Measles causes fever, runny nose, cough and a rash. The rash typically starts on the face along the hairline and behind the ears and then spreads over the rest of the body. Measles can cause serious health complications.
The best way to prevent measles is through the wide-spread use of the measles vaccine. The vaccine to prevent measles is the MMR (measles, mumps, and rubella) vaccine.
About the MMR Vaccine
- The best protection against measles is MMR vaccine. MMR vaccine provides long-lasting protection against all strains of measles.
- Children should receive two doses of MMR vaccine:
- First dose: 12 through 15 months of age
- Second dose: 4 through 6 years of age.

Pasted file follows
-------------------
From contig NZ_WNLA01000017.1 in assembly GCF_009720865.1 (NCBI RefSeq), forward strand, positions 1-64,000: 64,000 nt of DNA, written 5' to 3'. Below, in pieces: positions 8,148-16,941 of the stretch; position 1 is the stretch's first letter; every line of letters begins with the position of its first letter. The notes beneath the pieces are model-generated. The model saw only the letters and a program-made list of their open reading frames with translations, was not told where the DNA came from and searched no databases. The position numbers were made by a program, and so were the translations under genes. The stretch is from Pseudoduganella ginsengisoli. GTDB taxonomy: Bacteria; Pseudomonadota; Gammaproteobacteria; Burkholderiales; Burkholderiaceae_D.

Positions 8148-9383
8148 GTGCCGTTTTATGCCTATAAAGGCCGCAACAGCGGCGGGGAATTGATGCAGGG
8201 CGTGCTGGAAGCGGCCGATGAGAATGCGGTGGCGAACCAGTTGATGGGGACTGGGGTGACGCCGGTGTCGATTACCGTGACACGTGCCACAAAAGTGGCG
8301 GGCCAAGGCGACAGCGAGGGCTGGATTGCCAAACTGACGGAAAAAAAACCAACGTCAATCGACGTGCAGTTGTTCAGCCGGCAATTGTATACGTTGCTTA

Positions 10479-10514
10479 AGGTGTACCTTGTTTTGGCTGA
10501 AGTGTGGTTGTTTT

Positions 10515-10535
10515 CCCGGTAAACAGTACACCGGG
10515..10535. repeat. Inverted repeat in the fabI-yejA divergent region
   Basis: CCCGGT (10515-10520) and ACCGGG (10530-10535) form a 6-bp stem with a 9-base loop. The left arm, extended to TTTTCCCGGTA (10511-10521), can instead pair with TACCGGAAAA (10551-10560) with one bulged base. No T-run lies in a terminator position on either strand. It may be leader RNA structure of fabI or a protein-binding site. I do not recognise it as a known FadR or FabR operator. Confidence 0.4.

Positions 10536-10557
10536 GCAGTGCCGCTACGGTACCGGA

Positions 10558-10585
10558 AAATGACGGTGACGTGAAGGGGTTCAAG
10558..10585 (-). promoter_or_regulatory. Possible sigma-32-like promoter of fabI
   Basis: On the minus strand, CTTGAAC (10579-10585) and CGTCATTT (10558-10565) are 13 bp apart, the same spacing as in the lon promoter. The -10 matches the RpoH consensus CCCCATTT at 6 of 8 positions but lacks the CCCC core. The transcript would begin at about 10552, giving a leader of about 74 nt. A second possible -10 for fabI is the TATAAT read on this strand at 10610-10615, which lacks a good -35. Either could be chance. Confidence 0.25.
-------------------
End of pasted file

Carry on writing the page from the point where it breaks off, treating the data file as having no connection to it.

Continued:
- Adults born in 1957 or later should have at least one dose of MMR vaccine. Adults born prior to 1957 are considered to be immune, unless they are health care personnel.
- Health care personnel, college and other students, and international travelers need two appropriately spaced doses, unless they have evidence of measles immunity.
- People who received two doses of MMR vaccine as children according to the U.S. vaccination schedule do not ever need a booster dose.
Two doses of measles-containing vaccine (MMR vaccine) are about 97% effective in preventing measles. If you are unsure of your vaccination status, check with your healthcare provider or local health department.
Guidance for Healthcare Providers and information on possible Measles exposure can be found at the DPHHS Communicable Disease Page.
For more information:
MMR (Measles, Mumps, & Rubella) Vaccine Information Statement